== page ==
How to plan for elder care
Health care costs for seniors receive a lot of attention, but many people fail to consider other important aspects of elder care. Tackling difficult conversations about elder care now helps you make informed decisions about this unavoidable stage of life.
Advances in medicine and nutrition mean that people live longer. According to the Centers for Disease Control and Prevention, Americans who live to age 65 have about 19 years of life ahead, including nearly 14 years in relatively good health.
Greater longevity may require more thought to elder care, including not only monetary savings but also legal and medical concerns. The Genworth 2014 Cost of Care Survey reveals that at least 70 percent of people older than 65 will need some degree of long-term care.
According to a MetLife Study of Caregiving Costs to Working Caregivers, one out of four adult children provides personal care or financial assistance to a parent. More than 65 million people spend an average of 20 hours per week caring for chronically ill or aged family members.
Planning facilitates better decisions and removes some roadblocks during a difficult and emotional time. Preparation includes having key documents in place, knowing which advisers to consult and conducting difficult discussions before decisions become critical.
A family meeting comes first in creating a plan. Ask each family member to express an opinion on necessary tasks and what responsibilities each family member assumes. If the family can't agree, consider an elder mediator who specializes in resolving these kinds of disputes.
Include the elderly parent or other loved one who requires the care. Unless that person is now unable to make wishes clear, he or she has the most important role in your dialogue.
A planning team can help navigate such daunting issues as medical care; government health plans; private insurance; the types, location and cost of health care; and estate and agency plans.
Bruce Spector, founder and chairman of PinnacleCare, a health care advisory company, says, "I've had many trusted advisers -- accountants, attorneys, financial advisers -- for both my personal and business needs. But I had no trusted adviser when it came to some of the most important decisions I had to make, namely those that affected my own health and the health of my family."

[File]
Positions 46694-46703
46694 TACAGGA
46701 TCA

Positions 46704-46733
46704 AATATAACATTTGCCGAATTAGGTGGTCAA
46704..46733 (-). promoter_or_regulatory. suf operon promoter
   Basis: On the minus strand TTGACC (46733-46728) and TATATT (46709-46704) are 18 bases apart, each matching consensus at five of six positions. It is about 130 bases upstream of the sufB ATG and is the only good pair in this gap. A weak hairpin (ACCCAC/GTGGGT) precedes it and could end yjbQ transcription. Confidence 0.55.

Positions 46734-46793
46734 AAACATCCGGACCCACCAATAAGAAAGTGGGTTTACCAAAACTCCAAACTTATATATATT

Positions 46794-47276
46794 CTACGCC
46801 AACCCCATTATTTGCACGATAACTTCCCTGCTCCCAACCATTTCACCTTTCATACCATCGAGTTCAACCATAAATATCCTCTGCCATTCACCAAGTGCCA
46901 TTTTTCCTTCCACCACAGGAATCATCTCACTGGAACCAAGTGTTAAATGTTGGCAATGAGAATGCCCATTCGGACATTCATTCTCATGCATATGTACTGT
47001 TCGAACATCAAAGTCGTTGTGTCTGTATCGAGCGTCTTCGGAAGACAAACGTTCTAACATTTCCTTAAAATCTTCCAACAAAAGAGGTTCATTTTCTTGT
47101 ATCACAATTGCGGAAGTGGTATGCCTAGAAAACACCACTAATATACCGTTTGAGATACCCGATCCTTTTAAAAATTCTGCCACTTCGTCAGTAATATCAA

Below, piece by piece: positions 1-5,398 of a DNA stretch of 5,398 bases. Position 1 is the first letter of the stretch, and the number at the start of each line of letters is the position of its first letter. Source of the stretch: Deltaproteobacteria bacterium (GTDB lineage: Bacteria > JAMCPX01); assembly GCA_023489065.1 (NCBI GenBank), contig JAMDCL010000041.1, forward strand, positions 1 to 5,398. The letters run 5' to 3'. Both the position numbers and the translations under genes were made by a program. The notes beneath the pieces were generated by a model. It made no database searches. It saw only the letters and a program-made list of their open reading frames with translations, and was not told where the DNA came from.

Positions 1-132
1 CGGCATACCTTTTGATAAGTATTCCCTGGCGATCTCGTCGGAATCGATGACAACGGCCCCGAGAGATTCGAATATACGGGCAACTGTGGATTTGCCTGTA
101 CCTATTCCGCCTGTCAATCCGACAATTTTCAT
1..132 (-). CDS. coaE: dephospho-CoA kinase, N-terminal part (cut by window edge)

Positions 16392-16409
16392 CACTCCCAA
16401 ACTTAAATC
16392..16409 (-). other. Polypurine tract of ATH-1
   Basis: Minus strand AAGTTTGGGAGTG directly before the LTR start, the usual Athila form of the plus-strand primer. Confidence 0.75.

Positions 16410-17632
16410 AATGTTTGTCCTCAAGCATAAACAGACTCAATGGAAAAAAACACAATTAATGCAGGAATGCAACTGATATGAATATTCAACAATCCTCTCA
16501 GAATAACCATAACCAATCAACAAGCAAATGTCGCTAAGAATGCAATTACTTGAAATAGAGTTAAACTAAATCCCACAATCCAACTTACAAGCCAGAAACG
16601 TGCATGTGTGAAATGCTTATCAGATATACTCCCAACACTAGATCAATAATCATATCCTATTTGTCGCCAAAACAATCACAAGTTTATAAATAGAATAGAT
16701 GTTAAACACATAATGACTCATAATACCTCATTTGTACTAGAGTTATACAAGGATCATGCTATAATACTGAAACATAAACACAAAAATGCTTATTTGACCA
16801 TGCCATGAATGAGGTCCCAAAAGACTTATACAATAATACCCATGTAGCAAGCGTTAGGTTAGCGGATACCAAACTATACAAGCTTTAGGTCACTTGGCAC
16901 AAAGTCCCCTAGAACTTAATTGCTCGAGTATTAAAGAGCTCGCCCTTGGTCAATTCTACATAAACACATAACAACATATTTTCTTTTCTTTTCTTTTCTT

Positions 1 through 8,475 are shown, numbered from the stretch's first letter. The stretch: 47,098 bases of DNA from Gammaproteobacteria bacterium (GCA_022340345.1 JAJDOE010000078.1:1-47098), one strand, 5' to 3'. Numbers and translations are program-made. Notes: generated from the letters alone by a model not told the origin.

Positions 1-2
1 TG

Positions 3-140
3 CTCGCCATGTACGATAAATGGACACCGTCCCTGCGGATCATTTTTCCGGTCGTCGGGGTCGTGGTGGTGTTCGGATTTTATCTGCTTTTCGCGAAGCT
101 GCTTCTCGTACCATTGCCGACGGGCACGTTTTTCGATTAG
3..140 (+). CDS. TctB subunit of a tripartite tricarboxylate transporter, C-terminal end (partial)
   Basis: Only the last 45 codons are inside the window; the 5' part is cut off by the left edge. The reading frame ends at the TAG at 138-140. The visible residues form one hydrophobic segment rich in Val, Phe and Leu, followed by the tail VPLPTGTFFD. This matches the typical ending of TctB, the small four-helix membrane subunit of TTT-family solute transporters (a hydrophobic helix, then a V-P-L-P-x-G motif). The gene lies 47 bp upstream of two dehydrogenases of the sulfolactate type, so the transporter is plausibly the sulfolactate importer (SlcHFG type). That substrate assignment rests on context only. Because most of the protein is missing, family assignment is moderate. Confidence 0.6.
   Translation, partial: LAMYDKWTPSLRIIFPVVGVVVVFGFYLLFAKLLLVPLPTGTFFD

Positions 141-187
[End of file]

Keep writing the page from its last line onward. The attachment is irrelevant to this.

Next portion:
Among the potential team members:
• A financial adviser to help save for health care expenses and create or refine your estate plan;
• A private health advisory specialist to assess the older person's situation and review medical records, living arrangements, possible caregiving needs and access to benefits;
• An accountant to advise about tax deductions related to claiming an elderly individual as a dependent or claiming a tax credit off the cost of in-home care;
• An attorney to prepare documents such as a living will, powers of attorney and a health care proxy, the latter two allowing loved ones to make decisions if an elderly person becomes incapacitated.
(Distribute legal documents, contact information for professional advisers and lists of doctors and medications to each family member involved in the care.)
Connect with professionals about long-term care facilities. "Nursing and assisted living facilities offer varying fee structures and services compared with continuing-care retirement communities," says Andy Broder, attorney at the Bingham Hills, Mich., law firm Payne, Broder & Fossee, who specializes in eldercare.
Bette Davis said old age is no place for sissies -- one reason you might put off thinking about aging until called to serve as a caregiver or when life brings you face to face with getting old. A clear understanding of the issues can help you prepare for this life stage and the tough decisions that come with it.